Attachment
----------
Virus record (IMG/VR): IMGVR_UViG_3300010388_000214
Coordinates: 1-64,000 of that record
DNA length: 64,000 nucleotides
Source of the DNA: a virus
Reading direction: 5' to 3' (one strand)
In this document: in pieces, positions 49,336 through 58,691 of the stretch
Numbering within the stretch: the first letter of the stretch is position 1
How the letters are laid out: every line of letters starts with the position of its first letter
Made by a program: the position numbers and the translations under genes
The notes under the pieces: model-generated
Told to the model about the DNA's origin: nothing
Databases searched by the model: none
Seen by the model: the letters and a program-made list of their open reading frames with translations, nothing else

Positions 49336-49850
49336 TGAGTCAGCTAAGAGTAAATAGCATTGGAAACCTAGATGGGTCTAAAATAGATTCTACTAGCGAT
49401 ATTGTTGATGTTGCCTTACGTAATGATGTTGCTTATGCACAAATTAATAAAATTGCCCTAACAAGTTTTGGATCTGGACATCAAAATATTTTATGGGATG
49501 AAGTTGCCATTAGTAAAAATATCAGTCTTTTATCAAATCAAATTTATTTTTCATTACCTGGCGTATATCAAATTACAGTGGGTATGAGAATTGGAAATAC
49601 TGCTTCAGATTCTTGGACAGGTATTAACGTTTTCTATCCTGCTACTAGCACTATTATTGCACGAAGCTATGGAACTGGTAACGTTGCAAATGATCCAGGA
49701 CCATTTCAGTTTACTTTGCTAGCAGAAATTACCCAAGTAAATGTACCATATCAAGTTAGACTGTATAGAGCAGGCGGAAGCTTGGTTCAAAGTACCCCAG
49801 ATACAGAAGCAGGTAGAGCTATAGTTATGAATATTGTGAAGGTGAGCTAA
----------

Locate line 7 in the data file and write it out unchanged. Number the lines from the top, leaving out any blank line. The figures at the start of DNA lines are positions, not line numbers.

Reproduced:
Numbering within the stretch: the first letter of the stretch is position 1